Appeared in Fall 2011 LINKS
Okay, so this wasn’t EXACTLY the Navy SEALs taking down Osama bin Laden, but it was a covert ops assignment nonetheless. My mission: visit a major golf resort anonymously so we could find out what the experience was like without all the perks that come with representing a major golf magazine. The target: The American Club in Kohler, Wisconsin, home to two-time PGA Championship host Whistling Straits.
Upon arrival at the redbrick lodge—the Midwest’s only AAA Five Diamond resort—my biggest concern was blending in with the other guests and not looking like a golf writer. With our doughy physiques and sense of entitlement, we’re easy to spot, too. Fortunately, I was able to get to my room without arousing suspicion, although the free glass of champagne and gracious reception upon check-in made me wonder if they were on to me.
Alas, when I got to my room I knew my cover was still safe. There was no fruit basket or other goodies with a note from the manager wishing me a pleasant stay. Plus the room, a standard king around 300 square feet, was a tad on the small size, especially for $330 a night ($380 on the weekend), and the view of the adjacent neighborhood in the rear wasn’t great (ask for a courtyard view upon arrival). But the rich décor and “Kohler Showering Experience” of four showerheads made me feel like the pampered scribe I am. Another hotel option down the street is the just-renovated Inn on Woodlake, where rooms start at $239. There isn’t any nightlife to speak of, but there are a number of excellent restaurants (I liked the tap-room vibe of the Horse & Plow) and the world-class Kohler Waters Spa.
My only quibble, and it’s a small one, is that you have to drive or take a shuttle to the courses. Blackwolf Run is only a five-minute ride, but Whistling Straits is about 20 minutes, although it’s a pleasant drive down country roads surrounded by cornfields. The topography changes dramatically as you come to the entrance, where giant dunes greet you along with a Celtic wind god logo, which looks suspiciously like resort visionary Herb Kohler.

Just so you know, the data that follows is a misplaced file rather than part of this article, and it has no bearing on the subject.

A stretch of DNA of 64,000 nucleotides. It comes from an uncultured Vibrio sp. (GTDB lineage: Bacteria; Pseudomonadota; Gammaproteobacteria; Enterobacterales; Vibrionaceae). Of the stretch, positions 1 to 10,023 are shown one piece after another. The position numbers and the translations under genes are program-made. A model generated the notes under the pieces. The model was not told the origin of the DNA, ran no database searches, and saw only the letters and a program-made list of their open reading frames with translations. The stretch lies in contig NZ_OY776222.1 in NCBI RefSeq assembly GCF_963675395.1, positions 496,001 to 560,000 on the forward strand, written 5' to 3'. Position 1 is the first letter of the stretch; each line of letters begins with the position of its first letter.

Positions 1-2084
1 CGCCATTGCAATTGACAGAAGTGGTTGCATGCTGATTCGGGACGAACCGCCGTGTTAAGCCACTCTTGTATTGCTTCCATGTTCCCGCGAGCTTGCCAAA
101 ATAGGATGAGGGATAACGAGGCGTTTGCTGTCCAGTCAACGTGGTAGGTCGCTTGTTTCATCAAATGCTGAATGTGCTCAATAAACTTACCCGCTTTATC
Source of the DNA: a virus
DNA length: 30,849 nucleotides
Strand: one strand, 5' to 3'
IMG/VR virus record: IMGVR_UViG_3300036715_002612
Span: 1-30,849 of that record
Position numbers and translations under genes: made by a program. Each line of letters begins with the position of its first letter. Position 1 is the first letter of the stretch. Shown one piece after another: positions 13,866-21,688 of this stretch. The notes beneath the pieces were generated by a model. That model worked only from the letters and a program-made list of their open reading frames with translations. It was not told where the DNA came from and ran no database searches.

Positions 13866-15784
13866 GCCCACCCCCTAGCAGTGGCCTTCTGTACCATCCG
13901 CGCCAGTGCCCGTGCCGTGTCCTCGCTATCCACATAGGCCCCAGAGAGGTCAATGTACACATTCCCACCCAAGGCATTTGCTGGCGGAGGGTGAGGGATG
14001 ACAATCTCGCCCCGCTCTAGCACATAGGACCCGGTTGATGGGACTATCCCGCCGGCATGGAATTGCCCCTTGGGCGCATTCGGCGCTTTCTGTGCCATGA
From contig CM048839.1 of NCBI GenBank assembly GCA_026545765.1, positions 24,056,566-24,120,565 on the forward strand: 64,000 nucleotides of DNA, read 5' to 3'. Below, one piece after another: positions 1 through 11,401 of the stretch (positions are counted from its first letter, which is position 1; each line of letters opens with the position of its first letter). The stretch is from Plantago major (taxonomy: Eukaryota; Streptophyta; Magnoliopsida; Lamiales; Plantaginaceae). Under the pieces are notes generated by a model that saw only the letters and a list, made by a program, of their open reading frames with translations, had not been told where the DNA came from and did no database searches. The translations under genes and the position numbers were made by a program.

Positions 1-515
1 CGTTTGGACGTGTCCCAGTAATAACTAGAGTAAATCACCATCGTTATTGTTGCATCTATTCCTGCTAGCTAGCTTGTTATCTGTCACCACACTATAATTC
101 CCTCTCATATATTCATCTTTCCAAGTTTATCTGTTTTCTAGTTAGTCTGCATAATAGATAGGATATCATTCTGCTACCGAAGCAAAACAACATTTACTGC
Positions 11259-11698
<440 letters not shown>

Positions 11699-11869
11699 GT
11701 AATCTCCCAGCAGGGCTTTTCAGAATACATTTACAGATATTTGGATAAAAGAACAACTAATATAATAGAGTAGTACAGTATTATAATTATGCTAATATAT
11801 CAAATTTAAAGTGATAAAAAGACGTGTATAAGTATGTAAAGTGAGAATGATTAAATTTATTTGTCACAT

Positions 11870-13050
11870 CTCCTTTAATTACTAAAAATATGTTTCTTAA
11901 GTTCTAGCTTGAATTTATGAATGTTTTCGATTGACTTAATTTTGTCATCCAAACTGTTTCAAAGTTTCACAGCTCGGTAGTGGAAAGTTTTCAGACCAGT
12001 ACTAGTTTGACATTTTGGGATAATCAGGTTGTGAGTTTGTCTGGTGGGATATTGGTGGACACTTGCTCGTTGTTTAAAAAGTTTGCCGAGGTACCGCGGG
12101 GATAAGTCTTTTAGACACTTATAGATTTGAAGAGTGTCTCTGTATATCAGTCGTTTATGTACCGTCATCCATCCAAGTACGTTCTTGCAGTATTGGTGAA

It’s hard to believe this place was once a flat, toxic waste dump. Architect Pete Dye brought in 13,126 truckloads of quarried sand to create the rugged design, which includes about a thousand bunkers, one now legendary thanks to Dustin Johnson. Dye routed eight holes, including all four par threes, along Lake Michigan, but just about every hole has a fantastic view of the ocean, er, lake. And the flock of Scottish blackface sheep that roam the property is an inspired touch.
There aren’t too many prettier or more challenging walks—or more expensive ones for that matter. Caddies are required on the walking-only course, so the total cost, including tip and tax, came to $470. I absolutely loved the course, which is a lot more playable than it looks because of the wispy fescue rough, but the price is a bit steep. Although there aren’t any holes on the water, Dye’s rolling Irish Course is more reasonable at $180 plus $30 for a cart or $13 for a pullcart.
As good as Straits is, I actually enjoyed Dye’s River Course at Blackwolf Run more (oddly, though, they were going to send me out as a single until I spoke up). The definition, the conditioning, and the shot values are outstanding. With the river meandering throughout most of the course, every hole is like something out of a golf calendar, though it’s definitely not a walking course because of some of the distances between greens and tees so add $30 for a cart to the $240 green fee. The other course, Meadow Valleys ($180 plus cart), another Dye design, is also quite enjoyable. Recently renovated holes from both courses form a composite course that will host next year’s U.S. Women’s Open, just as they did in 1998.
I would definitely return, although next time it would be nice not to have to go incognito. I mean, one can only take so much.